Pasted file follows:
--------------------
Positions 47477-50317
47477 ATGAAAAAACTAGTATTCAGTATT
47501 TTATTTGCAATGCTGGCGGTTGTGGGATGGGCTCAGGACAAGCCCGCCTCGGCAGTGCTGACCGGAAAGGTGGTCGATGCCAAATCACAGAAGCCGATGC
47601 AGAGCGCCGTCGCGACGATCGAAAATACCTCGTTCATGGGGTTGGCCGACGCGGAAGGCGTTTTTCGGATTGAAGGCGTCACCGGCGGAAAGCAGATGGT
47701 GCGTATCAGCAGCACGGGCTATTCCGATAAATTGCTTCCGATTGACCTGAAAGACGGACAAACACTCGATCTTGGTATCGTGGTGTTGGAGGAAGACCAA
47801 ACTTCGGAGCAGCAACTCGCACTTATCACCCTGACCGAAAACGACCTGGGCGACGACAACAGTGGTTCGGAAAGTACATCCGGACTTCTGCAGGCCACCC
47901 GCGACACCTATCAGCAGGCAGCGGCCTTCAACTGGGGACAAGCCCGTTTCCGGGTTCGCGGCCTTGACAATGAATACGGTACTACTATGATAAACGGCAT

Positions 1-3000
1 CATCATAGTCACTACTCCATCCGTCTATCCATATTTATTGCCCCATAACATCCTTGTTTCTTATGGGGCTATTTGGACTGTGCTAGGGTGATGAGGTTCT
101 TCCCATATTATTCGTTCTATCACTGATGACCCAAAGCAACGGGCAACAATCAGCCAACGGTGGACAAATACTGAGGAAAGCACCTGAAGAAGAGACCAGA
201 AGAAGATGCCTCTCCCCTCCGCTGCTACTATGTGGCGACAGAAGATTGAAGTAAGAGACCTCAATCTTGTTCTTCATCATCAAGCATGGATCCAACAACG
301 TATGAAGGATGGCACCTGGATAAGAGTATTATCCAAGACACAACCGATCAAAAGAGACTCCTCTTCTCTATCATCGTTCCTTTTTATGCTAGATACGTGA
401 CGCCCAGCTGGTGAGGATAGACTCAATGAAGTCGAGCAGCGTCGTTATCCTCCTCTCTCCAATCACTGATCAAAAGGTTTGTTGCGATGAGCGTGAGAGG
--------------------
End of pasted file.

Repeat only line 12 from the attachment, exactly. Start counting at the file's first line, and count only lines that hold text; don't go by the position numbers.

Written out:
301 TATGAAGGATGGCACCTGGATAAGAGTATTATCCAAGACACAACCGATCAAAAGAGACTCCTCTTCTCTATCATCGTTCCTTTTTATGCTAGATACGTGA